Personally, I likes to make small notes on the set, even when there are filming on set, to remind myself of ideas or to check out certain point user rise. Also, I put aside a lot time after each test to make reflective notes. For estimate, a 20 minute test, I will leave at least 10 minutes for notes taking after each session when my memory is still fresh and stimulated by the conversations. If there is a queue of participants, don’t forget to count the note-making time in.

  5. reduce information noise
    Remove elements from the paper prototype that will distract participants. Having said that I would let user go off the script, it does not mean let things get in the way. Paper prototype is so easy to create, it is hard to resist the attempt to add another link somewhere on page, even if you have not thought through what that link does or why it is on that particular page… reduce information noise sounds like a tricky business, but actually really easy to be spotted in pilot test, and all you need is to cut things off the page!

 

 I am no expert in paper prototyping, but I picked it up totally by accident thanks to student project I did back in my Masters at Dundee University. For those who wants to look more into this as a technique, Wikipedia is a good place to start. There is also a book devoted for this one technique. Also, it appears often here and there in all sorts of collection of design tools: e.g. Service Design Tools <- my favourite!

Also, found this brilliant step-by-step how to make your iPhone paper prototype – can’t wait to try out so give me a iPhone project please :)

My colleague just showed me this fab little toolkit for paper prototyping from UXPin  - I am happy with my post-it notes, but their kit does look very professional!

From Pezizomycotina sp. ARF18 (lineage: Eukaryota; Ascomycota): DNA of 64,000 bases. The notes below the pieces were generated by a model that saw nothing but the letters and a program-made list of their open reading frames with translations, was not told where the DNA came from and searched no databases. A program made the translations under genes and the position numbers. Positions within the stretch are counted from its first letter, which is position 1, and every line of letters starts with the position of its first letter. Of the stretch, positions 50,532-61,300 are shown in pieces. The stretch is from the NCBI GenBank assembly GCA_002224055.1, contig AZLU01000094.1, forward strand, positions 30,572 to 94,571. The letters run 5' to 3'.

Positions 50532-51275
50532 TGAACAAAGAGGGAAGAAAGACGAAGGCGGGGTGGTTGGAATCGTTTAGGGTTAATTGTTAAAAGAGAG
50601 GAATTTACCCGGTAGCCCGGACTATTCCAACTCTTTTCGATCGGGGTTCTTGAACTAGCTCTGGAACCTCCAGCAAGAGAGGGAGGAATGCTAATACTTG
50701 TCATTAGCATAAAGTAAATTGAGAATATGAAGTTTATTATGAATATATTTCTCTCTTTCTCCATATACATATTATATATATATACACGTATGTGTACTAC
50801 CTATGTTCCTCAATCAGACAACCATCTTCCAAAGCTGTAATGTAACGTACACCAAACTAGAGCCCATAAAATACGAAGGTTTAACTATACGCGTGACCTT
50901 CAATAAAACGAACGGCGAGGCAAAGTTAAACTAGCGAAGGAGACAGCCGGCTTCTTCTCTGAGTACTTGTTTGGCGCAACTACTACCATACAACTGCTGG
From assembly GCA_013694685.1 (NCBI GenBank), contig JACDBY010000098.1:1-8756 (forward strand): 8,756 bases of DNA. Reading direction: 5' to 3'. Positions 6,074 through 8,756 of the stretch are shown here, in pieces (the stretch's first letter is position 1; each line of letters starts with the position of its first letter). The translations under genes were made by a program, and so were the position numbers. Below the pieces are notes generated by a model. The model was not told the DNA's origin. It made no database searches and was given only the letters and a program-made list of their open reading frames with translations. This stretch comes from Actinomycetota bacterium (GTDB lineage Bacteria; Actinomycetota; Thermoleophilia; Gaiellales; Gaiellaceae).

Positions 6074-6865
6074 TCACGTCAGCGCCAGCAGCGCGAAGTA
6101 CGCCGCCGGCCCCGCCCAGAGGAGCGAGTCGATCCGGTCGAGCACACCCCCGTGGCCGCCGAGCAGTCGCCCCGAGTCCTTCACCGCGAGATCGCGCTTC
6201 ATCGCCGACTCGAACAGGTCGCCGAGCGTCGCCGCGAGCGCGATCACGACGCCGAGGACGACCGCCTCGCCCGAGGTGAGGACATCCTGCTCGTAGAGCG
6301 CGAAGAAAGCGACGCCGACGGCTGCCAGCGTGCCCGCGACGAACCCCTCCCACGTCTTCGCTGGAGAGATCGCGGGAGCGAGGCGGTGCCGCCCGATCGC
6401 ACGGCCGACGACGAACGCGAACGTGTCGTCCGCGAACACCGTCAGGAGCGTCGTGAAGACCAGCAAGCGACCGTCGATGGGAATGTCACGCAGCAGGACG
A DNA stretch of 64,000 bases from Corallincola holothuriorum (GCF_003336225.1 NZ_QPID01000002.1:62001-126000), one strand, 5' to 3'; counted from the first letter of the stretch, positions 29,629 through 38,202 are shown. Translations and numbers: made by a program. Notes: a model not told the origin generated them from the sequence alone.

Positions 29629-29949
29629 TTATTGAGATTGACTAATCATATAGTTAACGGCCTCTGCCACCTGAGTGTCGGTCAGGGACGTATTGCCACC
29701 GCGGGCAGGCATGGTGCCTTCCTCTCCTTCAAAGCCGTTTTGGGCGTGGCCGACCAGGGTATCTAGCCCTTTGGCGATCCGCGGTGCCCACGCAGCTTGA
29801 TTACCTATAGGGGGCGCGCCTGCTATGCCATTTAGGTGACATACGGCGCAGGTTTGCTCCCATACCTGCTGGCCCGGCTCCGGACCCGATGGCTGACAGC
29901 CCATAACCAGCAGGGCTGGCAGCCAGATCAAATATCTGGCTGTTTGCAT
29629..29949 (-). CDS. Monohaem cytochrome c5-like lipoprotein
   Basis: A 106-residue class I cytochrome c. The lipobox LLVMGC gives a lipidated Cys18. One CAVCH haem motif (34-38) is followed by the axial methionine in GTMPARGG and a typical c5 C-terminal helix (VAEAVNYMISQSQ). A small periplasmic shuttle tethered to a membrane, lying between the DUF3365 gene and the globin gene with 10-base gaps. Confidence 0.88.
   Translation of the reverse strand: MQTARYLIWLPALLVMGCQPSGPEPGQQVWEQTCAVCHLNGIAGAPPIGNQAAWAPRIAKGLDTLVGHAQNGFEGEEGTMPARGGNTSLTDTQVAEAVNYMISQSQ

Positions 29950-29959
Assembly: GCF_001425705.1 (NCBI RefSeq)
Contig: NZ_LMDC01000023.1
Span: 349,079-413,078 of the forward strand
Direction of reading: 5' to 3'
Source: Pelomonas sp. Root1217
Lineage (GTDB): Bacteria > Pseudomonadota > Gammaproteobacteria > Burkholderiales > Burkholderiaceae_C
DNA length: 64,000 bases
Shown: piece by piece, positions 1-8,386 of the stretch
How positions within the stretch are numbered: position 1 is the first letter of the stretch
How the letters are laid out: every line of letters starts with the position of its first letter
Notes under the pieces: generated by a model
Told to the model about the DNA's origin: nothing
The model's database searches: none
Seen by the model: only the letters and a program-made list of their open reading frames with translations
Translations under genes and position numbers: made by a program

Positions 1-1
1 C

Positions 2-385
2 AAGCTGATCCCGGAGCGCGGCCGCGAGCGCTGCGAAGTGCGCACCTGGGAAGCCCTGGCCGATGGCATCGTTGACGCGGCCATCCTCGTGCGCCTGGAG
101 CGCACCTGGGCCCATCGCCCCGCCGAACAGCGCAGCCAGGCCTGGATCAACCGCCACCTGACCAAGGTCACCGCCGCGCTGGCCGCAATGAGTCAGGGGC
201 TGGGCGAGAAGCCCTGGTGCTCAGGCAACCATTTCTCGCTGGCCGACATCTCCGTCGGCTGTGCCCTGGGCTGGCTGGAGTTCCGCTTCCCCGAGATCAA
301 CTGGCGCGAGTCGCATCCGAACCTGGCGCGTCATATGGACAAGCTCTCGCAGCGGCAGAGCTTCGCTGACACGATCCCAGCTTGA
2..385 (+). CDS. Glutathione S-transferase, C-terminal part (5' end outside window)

Tuesday
Dec072010

A life swinging between UX and SD

Think I really should reflect a bit more on my life after join LBi and my swing between the worlds of UX (User Experience design) and SD (Service Design) till this point. I was introduced to various UX events and presentations by my dearest colleagues. It's been definitely a wonderful journey so far working in big agency like LBi, but what I am sharing here is more of personal reflections on the relation and differences between SD and UX - the two design disciplines which both claim to concern mostly with people and experience.

First thing I notice, is the use of language. For example, the use of 'User Experience'. When I start hanging out in the UX crowds, I realise we are talking about 'user experience on digital devices' in most cases, but substituted with the word 'User Experience'. While in SD, 'User Experience' stands for a more holistic concept that involves inter-person interaction and how individual interaction with their communities in real world. On the surface, it seems just a use of word, but the meaning we give to words defines our perception of the world around and our roles. Of course, it is fare enough that every discipline has its own (yet interrelated) definition of certain word, as far as we are aware of these limits in inter-disciplinary communications.

Couple of weeks ago, I ran an internal session with a group of UX designers at LBi, looking at the three roles of service designer and link it to stories in UX design. For the session, I modified the term into Navigators, Facilitators and Maker to fit their specific vocabulary ( For original concepts on these design roles, please see the summary of my thesis ) We had some fantastic discussions about what in Service Design practice might be meaningful for UX designers. Again communication came up, along with language, such as ‘Do we need to have MBAs (to be strategist)?’

(more picture from Flickr)

A second thing I notice is this emerging ‘schools of thinking’ in both SD and UX. Both disciplines have people from different types of training or professional practice. Individual who works under the same job title might have completely different approach. It is not the different personality types I am talking about here (which you get often in team-building exercises).  It is a school of thinking that people brings with them this belief of what their profession is all about. This hugely impact how people prioritise activities. A behaviour science training UX designer might put more emphasis on analysing the basics than a UX designer from a developer’s background who is happier to ‘fail quickly to succeed fast’ with assumptions. It can be frustration. And it can be confusing for client who has experience working with one type but not the other. The practitioners in these situations may find it hard to describe what they are experiencing, but it exists and should be acknowledged.